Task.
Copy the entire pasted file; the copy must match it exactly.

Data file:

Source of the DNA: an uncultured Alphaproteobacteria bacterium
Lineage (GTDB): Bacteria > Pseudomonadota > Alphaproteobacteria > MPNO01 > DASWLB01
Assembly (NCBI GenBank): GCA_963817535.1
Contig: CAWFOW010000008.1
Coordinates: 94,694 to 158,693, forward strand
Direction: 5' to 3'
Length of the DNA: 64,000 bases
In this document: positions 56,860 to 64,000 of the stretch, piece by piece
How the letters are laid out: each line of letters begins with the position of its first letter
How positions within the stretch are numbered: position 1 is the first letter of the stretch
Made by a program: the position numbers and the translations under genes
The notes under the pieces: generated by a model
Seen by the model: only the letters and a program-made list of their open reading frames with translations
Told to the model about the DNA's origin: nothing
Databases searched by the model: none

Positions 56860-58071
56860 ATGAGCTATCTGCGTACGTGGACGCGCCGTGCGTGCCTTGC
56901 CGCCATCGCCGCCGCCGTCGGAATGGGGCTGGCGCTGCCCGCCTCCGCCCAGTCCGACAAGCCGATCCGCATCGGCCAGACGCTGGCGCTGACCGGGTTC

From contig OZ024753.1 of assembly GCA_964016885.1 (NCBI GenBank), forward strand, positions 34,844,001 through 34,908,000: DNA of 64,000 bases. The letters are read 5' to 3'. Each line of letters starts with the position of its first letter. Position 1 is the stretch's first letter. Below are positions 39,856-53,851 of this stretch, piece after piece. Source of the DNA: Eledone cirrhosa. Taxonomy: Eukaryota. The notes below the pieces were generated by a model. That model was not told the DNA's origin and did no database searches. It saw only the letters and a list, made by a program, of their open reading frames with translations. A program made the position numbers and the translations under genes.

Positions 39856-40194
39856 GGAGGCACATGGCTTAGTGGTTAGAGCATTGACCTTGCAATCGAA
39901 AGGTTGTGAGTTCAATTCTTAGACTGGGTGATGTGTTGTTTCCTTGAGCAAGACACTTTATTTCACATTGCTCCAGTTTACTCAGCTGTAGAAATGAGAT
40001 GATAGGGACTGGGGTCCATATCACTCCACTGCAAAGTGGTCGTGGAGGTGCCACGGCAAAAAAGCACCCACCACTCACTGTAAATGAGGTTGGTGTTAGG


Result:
Source of the DNA: an uncultured Alphaproteobacteria bacterium
Lineage (GTDB): Bacteria > Pseudomonadota > Alphaproteobacteria > MPNO01 > DASWLB01
Assembly (NCBI GenBank): GCA_963817535.1
Contig: CAWFOW010000008.1
Coordinates: 94,694 to 158,693, forward strand
Direction: 5' to 3'
Length of the DNA: 64,000 bases
In this document: positions 56,860 to 64,000 of the stretch, piece by piece
How the letters are laid out: each line of letters begins with the position of its first letter
How positions within the stretch are numbered: position 1 is the first letter of the stretch
Made by a program: the position numbers and the translations under genes
The notes under the pieces: generated by a model
Seen by the model: only the letters and a program-made list of their open reading frames with translations
Told to the model about the DNA's origin: nothing
Databases searched by the model: none

Positions 56860-58071
56860 ATGAGCTATCTGCGTACGTGGACGCGCCGTGCGTGCCTTGC
56901 CGCCATCGCCGCCGCCGTCGGAATGGGGCTGGCGCTGCCCGCCTCCGCCCAGTCCGACAAGCCGATCCGCATCGGCCAGACGCTGGCGCTGACCGGGTTC

From contig OZ024753.1 of assembly GCA_964016885.1 (NCBI GenBank), forward strand, positions 34,844,001 through 34,908,000: DNA of 64,000 bases. The letters are read 5' to 3'. Each line of letters starts with the position of its first letter. Position 1 is the stretch's first letter. Below are positions 39,856-53,851 of this stretch, piece after piece. Source of the DNA: Eledone cirrhosa. Taxonomy: Eukaryota. The notes below the pieces were generated by a model. That model was not told the DNA's origin and did no database searches. It saw only the letters and a list, made by a program, of their open reading frames with translations. A program made the position numbers and the translations under genes.

Positions 39856-40194
39856 GGAGGCACATGGCTTAGTGGTTAGAGCATTGACCTTGCAATCGAA
39901 AGGTTGTGAGTTCAATTCTTAGACTGGGTGATGTGTTGTTTCCTTGAGCAAGACACTTTATTTCACATTGCTCCAGTTTACTCAGCTGTAGAAATGAGAT
40001 GATAGGGACTGGGGTCCATATCACTCCACTGCAAAGTGGTCGTGGAGGTGCCACGGCAAAAAAGCACCCACCACTCACTGTAAATGAGGTTGGTGTTAGG